Apple vs. Adobe vs. Content Creators

Lack of Flash support on the iPad could undermine publisher's tablet ideas

Remember when Wired’s fancy tablet demo made the rounds a few months ago? That Adobe Air-driven prototype certainly stoked the fires of iPad enthusiasm.

Tools of ChangeThere’s just one problem: It won’t work on the iPad. It won’t work natively on the iPad.

Leander Kahney at Cult of Mac explains why:

Apple has rejected Adobe technologies like Flash and Air — with extreme prejudice. No one at Condé Nast appears to have seen that coming, even though the iPhone OS hasn’t supported Flash since its launch in 2007.

Maybe Condé Nast developers thought the iPad would run Mac OS. Or maybe they just got ahead of themselves.

Update 2/5: Wired editor-in-chief Chris Anderson notes in the comments, and in a follow-up piece at Cult of Mac, that the iPad’s Flash limitations were known from the start. Wired will be available on the iPad, as well as Android and Windows.

Time Inc. ran into a similar problem just before the iPad’s launch. Its Sports Illustrated tablet prototype was constructed around a wish list, not tech specs.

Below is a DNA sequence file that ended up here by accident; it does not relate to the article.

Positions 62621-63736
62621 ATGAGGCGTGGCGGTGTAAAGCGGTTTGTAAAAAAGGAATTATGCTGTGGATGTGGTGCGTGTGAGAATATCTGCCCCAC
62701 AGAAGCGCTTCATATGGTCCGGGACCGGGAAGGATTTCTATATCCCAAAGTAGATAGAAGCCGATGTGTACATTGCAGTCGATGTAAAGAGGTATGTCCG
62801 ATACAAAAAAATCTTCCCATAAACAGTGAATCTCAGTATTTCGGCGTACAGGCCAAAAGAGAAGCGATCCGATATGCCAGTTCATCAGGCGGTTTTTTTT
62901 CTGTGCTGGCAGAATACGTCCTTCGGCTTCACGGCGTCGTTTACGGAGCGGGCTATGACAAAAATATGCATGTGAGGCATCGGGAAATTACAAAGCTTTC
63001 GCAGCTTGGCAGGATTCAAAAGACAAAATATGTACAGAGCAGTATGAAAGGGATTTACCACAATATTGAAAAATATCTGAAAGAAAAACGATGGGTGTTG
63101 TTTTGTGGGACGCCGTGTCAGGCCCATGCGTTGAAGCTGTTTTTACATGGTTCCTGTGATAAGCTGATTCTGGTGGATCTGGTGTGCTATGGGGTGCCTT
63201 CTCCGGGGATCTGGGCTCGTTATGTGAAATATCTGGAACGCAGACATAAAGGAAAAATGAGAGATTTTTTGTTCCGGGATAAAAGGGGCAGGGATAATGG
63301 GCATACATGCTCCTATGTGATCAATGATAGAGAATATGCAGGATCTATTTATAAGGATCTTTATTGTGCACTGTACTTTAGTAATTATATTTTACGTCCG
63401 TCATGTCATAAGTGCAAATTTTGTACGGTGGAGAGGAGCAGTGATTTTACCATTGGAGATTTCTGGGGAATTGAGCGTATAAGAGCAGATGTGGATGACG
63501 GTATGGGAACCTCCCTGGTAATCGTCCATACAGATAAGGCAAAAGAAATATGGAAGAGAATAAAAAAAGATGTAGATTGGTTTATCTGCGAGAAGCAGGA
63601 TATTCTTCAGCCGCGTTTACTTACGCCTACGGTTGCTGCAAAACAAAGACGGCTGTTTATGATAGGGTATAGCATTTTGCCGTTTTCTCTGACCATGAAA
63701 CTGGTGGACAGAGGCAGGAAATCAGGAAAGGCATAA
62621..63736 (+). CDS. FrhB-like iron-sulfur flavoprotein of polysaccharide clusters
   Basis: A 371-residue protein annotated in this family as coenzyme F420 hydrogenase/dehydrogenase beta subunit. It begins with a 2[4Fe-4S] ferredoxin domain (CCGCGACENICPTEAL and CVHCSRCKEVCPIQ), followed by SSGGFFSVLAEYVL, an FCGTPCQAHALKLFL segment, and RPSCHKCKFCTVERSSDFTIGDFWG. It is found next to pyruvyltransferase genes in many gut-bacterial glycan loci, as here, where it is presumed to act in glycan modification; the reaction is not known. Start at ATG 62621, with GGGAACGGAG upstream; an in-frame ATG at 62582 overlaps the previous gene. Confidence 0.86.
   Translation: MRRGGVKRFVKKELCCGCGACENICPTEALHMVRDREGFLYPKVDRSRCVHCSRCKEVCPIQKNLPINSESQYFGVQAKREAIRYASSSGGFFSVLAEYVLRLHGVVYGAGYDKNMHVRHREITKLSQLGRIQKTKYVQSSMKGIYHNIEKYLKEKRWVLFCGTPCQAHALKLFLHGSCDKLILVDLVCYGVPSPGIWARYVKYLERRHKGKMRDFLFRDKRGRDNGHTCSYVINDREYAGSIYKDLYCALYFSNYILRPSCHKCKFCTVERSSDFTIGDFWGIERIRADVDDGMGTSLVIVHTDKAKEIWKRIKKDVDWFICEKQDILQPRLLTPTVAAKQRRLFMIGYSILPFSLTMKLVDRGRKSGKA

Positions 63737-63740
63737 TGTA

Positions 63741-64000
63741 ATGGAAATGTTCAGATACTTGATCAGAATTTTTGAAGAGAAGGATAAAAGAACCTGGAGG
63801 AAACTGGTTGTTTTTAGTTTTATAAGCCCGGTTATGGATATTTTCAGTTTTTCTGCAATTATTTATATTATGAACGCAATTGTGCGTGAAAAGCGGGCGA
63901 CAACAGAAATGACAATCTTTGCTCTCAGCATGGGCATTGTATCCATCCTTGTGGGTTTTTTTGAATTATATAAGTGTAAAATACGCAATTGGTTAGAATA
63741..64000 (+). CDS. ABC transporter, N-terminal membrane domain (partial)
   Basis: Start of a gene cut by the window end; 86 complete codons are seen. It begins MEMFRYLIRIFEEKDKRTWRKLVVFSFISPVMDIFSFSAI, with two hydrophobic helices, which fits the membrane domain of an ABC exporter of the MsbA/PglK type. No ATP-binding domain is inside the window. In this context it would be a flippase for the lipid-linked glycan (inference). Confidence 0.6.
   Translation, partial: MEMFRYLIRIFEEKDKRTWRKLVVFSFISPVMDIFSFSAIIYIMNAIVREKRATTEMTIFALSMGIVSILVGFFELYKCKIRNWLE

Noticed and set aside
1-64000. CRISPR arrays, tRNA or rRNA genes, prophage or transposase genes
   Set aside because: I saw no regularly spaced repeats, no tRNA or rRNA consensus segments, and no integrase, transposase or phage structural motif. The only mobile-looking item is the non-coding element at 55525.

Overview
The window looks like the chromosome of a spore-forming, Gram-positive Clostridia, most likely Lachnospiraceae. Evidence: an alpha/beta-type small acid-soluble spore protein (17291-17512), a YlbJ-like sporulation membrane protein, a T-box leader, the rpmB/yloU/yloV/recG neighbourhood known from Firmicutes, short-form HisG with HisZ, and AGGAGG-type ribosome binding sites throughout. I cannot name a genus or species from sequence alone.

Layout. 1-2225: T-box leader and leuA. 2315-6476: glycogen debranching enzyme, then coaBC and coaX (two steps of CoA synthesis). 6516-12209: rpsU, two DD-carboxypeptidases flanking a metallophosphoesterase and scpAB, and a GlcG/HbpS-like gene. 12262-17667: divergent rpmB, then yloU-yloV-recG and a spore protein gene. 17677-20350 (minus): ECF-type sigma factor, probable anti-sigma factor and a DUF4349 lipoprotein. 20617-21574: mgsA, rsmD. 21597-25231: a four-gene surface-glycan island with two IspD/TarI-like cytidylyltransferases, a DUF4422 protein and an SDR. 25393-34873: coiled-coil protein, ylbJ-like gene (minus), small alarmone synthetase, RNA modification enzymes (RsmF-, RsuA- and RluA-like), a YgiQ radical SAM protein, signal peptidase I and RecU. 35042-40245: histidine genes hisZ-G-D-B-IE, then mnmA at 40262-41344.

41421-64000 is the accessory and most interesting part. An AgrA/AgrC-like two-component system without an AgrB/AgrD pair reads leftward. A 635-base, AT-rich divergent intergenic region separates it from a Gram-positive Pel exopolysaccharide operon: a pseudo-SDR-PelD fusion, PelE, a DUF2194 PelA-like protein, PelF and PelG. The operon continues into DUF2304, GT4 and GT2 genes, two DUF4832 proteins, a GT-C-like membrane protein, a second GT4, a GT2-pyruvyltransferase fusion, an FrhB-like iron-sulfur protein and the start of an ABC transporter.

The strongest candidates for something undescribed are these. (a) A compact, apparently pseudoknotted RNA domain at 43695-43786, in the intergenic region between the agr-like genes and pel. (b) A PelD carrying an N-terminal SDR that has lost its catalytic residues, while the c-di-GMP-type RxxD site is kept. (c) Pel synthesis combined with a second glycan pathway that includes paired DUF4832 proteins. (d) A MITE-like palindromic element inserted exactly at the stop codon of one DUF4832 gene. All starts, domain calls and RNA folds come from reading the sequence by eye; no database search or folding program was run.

This is the first sign I’ve seen that the Apple vs. Adobe spat is spilling beyond the tech space. Content creators accustomed to the Adobe toolset — particularly Air and Flash — will have to recalibrate if they want to be on the iPad (and really, who doesn’t want to be on that thing?). That means more development and a longer wait for consumers.

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  • jack

    Mac – remember that these were prototypes from Condé Nast and Sports Illustrated. I trust that the developers are smart enough to know that the actual shipping products must be developed for the platform, with whatever limitations (and unexplored features) are available. Every designer knows that the comp is not the real product.

  • Luis Alejandro Masanti

    quote:
    “This is the first sign I’ve seen that the Apple vs. Adobe spat is spilling beyond the tech space.”

    I fhink that some people sees Apple as “the Quixote fighting the windmills.”

    I think that Apple is promoting “open standards” because they are benefical to their business.

    Apple would love to see Adobe’s tools delivering “standards based” content with their usual easyness of use.

  • Kevin Lynch

    Actually, we are enabling standalone apps built with Flash (such as things like the application mentioned here) to run on the iPhone, iTouch, and we expect this will work on the iPad using the same approach.

    There are already apps in the app store today built this way with an early version of this technology. Please see this in our labs: http://labs.adobe.com/technologies/flashcs5/appsfor_iphone/

  • Mac Slocum